Hunger Games is a trilogy of books written by Suzanne Collins about a dystopian world and a girl who is forced to compete against 23 other kids her age, until only one survives.
Now, I am writing this review of the Hunger Games, firstly, as a reader of the books, and secondly, as a film viewer. Just to let you in on my take of the trilogy, I will say that the 1st novel is very good, it sets the mood, introduces the characters and it's a real page turner; the 2nd one is just as slow at the beginning, but after the 1/3 of it or by the middle, it picks up the pace and introduces great new individuals (like Finnick) and provides another page turning experience- I can't wait to see the film; the 3rd one is very disappointing for me and I do not look forward to watching it on the big screen, with the exception of some scenes.
As a fan of the books, you can understand my excitement previous to the screening of the film- I had heard so many great things about it and I love the casting, so normally, I had rather high expectations. After seeing it, I have to say it didn't fully rise to the occasion, at least not in my eyes.
Now, don't get me wrong- it is a very good movie, well made, with perfect casting, a good visual representation of the story, Panem and its characters, and faithful to the book.
BUT, it did have some weak points that I can't just get over. First of all, the shaky camera- I knew it was a problem because this topic came up in every review I read, so I was aware of it; I agree it was a little annoying at times, although I understand the use of it, mainly to support the idea of reality TV.
Second of all, considering it's a teen movie and especially, after observing the soundtrack list before hand, I thought the music would be amazing, but it wasn't- I don't remember any of the songs; it was mostly orchestral and poorly used.
My biggest problem was the lack of emotional depth....I could not connect with the story or the characters, even if I tried, and that just ruined the experience for me. Script wise, it was very faithful to the book; it added interesting new scenes (especially those between Seneca and Snow), and cut out the unnecessary ones (too many Capitol preparations), but it all felt very robotic, like scene A, switch to scene B....nothing made me cry or have an unusual reaction (the only moments I can exclude from this would be one of the tribute deaths and the cave scene; the second one just because I loved it so much in the book). How can you not transport that raw emotion and excitement that the book transmits from the beginning, to the big screen? Where did Gary Ross mess up? I am very curious- I can't figure out what he did or didn't do to make me jump off my seat or connect with the actor's performances.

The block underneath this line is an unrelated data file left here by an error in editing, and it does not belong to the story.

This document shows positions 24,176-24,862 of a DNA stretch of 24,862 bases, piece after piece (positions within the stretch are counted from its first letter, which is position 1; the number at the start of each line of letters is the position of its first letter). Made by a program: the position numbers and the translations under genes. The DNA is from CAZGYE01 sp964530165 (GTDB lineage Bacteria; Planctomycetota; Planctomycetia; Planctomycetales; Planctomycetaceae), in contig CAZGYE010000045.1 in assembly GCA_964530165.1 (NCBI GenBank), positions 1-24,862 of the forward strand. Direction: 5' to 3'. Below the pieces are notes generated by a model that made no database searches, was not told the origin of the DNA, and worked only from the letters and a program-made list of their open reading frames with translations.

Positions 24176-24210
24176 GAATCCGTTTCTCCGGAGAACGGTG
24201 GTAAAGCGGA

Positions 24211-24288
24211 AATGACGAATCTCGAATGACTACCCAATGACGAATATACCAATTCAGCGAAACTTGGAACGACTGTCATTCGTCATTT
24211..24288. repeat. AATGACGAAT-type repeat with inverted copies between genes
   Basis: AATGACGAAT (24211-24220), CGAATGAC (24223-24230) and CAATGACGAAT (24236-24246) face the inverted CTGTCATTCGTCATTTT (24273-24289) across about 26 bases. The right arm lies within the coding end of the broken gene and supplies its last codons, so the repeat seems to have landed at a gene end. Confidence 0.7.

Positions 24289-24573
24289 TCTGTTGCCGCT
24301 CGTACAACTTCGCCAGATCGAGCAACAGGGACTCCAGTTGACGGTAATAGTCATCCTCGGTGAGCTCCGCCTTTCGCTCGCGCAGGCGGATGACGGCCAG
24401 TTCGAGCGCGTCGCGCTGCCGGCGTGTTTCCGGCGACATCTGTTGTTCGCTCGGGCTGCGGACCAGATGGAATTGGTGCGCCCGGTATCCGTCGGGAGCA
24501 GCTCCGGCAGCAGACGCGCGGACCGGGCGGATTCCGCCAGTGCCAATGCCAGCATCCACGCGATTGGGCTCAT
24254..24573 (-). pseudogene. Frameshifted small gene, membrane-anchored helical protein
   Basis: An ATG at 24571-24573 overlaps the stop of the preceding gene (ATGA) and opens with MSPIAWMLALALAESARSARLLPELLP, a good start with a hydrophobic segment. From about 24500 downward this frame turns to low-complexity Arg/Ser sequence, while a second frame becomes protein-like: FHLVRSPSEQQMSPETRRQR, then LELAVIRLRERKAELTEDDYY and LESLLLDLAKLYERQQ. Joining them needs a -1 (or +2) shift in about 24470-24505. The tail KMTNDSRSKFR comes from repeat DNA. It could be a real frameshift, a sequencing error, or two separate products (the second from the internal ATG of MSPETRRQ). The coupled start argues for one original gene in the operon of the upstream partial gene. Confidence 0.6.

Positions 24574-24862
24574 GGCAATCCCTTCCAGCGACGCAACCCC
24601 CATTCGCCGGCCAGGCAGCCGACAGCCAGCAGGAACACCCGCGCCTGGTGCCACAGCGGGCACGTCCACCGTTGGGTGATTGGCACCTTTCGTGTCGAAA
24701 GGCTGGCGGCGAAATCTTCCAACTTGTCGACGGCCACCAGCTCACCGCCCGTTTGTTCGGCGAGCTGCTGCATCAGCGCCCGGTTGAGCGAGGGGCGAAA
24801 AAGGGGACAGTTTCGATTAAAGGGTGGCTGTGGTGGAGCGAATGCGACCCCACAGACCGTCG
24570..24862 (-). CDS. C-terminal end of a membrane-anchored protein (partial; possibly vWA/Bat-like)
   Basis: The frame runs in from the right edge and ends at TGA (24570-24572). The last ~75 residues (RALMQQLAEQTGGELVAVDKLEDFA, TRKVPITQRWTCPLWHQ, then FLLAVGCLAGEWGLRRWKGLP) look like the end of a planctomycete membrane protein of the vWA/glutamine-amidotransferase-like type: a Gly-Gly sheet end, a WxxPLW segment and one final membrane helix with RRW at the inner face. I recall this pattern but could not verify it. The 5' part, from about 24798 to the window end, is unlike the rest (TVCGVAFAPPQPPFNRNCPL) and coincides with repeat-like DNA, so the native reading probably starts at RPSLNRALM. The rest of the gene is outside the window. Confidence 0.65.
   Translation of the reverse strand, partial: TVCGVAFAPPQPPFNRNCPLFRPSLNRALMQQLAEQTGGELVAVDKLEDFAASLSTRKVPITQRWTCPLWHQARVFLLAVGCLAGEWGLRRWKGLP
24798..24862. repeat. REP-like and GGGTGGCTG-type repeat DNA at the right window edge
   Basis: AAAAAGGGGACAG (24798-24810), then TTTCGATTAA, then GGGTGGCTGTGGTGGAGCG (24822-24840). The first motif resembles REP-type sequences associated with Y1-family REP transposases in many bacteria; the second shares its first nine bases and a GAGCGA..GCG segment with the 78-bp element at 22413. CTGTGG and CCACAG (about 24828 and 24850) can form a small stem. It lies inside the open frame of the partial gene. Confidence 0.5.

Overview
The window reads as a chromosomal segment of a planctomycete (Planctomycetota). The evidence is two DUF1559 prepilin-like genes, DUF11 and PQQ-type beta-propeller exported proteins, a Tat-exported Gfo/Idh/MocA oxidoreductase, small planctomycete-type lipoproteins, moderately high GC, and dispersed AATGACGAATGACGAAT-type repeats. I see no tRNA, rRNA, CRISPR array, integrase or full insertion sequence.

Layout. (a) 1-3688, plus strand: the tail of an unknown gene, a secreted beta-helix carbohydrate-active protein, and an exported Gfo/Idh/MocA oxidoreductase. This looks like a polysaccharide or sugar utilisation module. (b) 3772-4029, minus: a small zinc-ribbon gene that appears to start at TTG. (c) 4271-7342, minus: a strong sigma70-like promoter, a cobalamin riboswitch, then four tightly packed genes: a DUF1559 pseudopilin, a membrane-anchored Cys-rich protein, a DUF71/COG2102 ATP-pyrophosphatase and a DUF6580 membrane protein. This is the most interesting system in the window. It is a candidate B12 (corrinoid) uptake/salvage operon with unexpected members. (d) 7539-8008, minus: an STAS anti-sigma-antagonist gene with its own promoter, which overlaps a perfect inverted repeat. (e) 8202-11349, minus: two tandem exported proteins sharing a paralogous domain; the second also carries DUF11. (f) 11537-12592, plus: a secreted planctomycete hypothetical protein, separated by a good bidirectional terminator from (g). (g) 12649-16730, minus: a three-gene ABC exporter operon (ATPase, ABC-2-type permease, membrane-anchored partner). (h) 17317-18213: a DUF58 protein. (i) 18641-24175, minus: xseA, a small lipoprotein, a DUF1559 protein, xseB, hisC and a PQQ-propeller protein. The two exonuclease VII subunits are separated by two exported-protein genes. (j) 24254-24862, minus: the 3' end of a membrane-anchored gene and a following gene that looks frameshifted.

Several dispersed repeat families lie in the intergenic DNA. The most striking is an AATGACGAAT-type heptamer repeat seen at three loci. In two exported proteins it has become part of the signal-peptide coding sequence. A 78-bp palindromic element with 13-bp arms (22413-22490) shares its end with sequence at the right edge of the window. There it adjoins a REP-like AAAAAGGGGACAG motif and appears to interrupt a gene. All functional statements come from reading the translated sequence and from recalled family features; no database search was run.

Speaking of which, I thought the cast did a great job- I liked every one and not for a second did I think "Oh, that guy is not right for the part" or "They should have gone with X". Jennifer Lawrence delivers the best performance, considering she has the most screen time, and has good chemistry with the two male leads and the girl playing Rue. I, unlike some (or most) critics and bloggers out there, liked Josh Hutcherson, playing Peeta, because not only did he understood the character and portrayed it just like it was in the book, but also because of his charm, sweetness and likability factor. He is not your typical handsome Hollywood star and yes, he is short, but that is why all the girls love him- he is approachable and a genuine nice guy- you will notice that in interviews. I was pleasantly surprised by Lenny Kravitz as Cinna- not an obvious choice (if you read the books), but very good anyway; another one of my favorites has to Woody Harelson- he just is Haymitch and I can't wait to see him in the other movies, as well. Stanley Tucci stands out as Caesar Flickerman, providing the most laughs, and a special mention must be given to Wes Bentley and his Seneca Crane beard (why isn't he in more movies?).
Overall, I think it is worth spending your money on a ticket, for many reasons:
1.Go with the flow and watch the movie that every one is talking about.
2.It is a faithful adaptation of a great book.
3.The cast is diverse, talented and provides good performances
4.The capitol and Game center offers a new perspective of a possible world and is interesting to watch
5.Jennifer Lawrence in a role that will propel her to superstar level, and this time, she deserves it (*cough* Kristen Stewart)
6.Move over Robert Pattinson, with your brooding, sad looks- welcome Josh Hutcherson, the sweet, next door guy who will win millions of hearts all around the world with his charm and smile. I heard a lot of people calling him a wuss or stupid or silly, and I understand where they are all coming from, but I also know why little girls will love him. I'm in the middle here!
The book is entertaining, raw and powerful, it offers more emotional depth, and the feeling you get while reading the book is ten times better and more appealing than the film experience. But, I think that a second viewing is beneficial, at least for me- I have a feeling I will like it even more and understand and feel the story better. I never watch a movie in theaters more than once, but I might, this time. Still undecided.
Sunday night, after the first weekend, the box office number are huge- the 3rd biggest opening weekend ever, with over $150 millions domestically and $214 million world wide- it's safe to say we have a new Twilight-like phenomenon, but trust me, this one is worth giving it a try. Coming out of the theater, I realized almost all of the teenage girls were talking and gushing over Hutcherson- at one point, I passed by a group of 10-12 year-old girls who were jumping up and down, sharing their enthusiasm over Peeta.
I'm not saying Hunger Games is amazing and I am not giving it a 10/10- it sure has its flaws, but I do think it can't be missed. Hunger Games, in theaters now!